I'm a finalist for teaching a Coursera MOOC next year on "The History and Future of Higher Education." Naturally, I am doing this because I want to improve the future of higher education and add as much innovation as possible. I'm interested in ways that an online course with a relatively static form could become a platform for innovation. And I will use this hastac.org site as a testbed for analysis of the teaching and learning as it is happening and as a place of reflection on the process and possibilities.
Currently, behavioral economist Dan Ariely and I have been coteaching a course in which we are the students, our students work in groups to create the syllabus, the assignments, to assure that student work meets its contractual obligations, and then to interview Dan and me and edit the video and post that to our website and then they remix that content into the most exciting, interactive exercises for learning they can come up with. In my Coursera MOOC, we'll be using the methods, examples, and materials these undergraduate students came up with as the basis for "the future" of higher education. You can read about that course here: http://hastac.org/blogs/cathy-davidson/2013/02/17/join-our-dukesurprise-course-getting-real-w-profs-cathyndavidson-and This summer we will remix this course and make it more public and outward facing.
I also want to play with the form of peer grading, turning that into an interactive learning by doing exericise, even within the confines of a MOOC. Here's an idea I have for a writing assignment. I'd love to hear other possible ideas. If Coursera accepts the course, it will run next Spring. Students in our PhD Lab in Digital Knowledge will help me to create the course so they will be learning new techniques (pro and con) from this online course experience.
Here's how I'm thinking of structuring the writing assignments so that there is maximum real-time formative feedback for both the writer and the peer-grader.
This will be a peer-graded writing assignment, beyond the multiple choice format, where learners enrolled in the course will contribute and test ideas about pedagogy that will also help others to learn and test and give feedback on how new methods work or do not work in specific situations. The point is to turn assessment into an opportunity for a learning-sharing and co-teaching process.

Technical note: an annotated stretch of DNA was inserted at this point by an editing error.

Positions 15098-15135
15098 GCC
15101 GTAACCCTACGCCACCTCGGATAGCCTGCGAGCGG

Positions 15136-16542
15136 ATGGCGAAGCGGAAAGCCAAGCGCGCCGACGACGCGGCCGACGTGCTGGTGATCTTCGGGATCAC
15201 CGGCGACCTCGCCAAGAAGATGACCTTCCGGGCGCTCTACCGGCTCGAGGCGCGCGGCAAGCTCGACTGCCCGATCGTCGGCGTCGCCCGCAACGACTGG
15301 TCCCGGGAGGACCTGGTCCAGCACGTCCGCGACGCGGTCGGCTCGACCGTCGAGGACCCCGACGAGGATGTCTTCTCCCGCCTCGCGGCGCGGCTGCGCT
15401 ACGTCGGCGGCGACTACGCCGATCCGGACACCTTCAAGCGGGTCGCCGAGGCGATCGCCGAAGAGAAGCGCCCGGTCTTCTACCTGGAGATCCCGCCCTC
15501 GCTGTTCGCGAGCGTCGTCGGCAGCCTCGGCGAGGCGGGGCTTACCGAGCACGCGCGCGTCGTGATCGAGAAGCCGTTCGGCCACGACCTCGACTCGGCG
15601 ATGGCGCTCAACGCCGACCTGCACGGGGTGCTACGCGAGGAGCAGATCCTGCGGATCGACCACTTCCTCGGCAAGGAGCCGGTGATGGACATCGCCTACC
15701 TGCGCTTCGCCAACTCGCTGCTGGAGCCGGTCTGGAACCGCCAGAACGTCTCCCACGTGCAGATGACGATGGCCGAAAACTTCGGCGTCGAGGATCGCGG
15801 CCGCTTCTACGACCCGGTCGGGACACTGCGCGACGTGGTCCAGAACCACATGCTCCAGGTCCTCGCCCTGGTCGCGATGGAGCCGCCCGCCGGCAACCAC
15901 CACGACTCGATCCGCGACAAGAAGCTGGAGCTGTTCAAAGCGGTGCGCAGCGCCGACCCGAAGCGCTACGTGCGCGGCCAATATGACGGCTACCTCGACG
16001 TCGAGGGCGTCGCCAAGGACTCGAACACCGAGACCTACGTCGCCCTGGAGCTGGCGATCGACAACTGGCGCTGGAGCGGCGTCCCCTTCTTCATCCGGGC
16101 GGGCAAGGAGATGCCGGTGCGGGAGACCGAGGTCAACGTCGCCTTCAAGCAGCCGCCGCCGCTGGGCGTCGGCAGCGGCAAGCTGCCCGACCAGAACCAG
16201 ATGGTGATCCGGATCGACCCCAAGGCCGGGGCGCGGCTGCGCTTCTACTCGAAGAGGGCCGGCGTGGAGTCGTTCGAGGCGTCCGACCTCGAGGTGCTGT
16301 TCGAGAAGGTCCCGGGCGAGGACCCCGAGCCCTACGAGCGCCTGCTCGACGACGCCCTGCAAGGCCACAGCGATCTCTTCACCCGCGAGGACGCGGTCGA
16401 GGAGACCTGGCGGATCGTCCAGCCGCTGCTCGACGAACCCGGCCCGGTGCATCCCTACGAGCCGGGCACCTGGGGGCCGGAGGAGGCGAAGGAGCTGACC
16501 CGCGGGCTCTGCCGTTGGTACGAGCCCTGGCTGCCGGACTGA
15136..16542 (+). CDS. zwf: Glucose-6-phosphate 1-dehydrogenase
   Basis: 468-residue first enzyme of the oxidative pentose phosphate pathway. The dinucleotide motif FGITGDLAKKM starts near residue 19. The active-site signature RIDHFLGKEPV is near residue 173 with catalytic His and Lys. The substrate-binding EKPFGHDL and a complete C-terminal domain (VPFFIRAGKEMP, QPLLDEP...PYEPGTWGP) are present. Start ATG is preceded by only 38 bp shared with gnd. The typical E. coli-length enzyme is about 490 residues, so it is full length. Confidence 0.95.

Peer grading is peer learning.
1) Theory--begin by defining the theoretical area into which you are hoping to make an intervention, the learning area, goal, mission, content, structure, or assessment. Focus on values and purpose and make a reference to a historical or theoretical point discussed in class.
2) Research--what learning research can you find that supports the theory? Supply a citation and annotate the citation. Make a connection between this research and the theoretical point you've defined.
3) Example--translate that research and theory into a practical improvement you could make in a classroom tomorrow. Be as explicit as possible and propose a way of translating the big idea and research into a practical learning application that you can try and test (if you are a teacher or in a learning situation).
4) Bonus points--try it out in the classroom or informal learning situation. Report back on what you did, how it went, what feedback you received from the learners.
5) Improve: Using this feedback, how would you change it, improve it?
6) Conclusion: how does this instance of pedagogical change make an impact on the system of higher education and contribute to the future of higher education? What larger institutional issues does it contest or challenge? What institutional changes would it facilitate or promote?
Peer Grading Instructions: The idea is to give real-time assessment to someone’s thinking
1) Evaluate the theory for coherence, logic, innovation
2) Assess the research for bibliographic form and accurac and evaluate the annotation for usefulness and concise sharing of information
3) Make at least one suggestion that will help your co-learner extend his or her idea to a new assignment, a new way of thinking about teaching, or a new mode of learning.
4) Comment on how this idea helps to change the future of learning
5) Bonus points: Try out the idea in your class. Report back on how it goes.